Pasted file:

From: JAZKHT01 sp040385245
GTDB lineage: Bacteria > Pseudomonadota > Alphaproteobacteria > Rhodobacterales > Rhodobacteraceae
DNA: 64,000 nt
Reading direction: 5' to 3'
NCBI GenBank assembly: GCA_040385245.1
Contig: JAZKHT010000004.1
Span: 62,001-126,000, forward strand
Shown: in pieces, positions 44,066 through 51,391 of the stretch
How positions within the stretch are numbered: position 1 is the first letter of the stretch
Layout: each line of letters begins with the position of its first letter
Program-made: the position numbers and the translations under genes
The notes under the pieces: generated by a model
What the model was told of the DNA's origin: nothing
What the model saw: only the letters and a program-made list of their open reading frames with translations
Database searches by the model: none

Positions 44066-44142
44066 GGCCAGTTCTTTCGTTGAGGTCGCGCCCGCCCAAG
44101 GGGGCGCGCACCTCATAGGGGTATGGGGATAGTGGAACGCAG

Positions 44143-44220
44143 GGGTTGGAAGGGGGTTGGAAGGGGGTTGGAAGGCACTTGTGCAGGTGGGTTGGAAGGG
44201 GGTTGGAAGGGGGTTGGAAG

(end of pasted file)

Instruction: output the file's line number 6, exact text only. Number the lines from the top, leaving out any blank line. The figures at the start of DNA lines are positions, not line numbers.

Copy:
Contig: JAZKHT010000004.1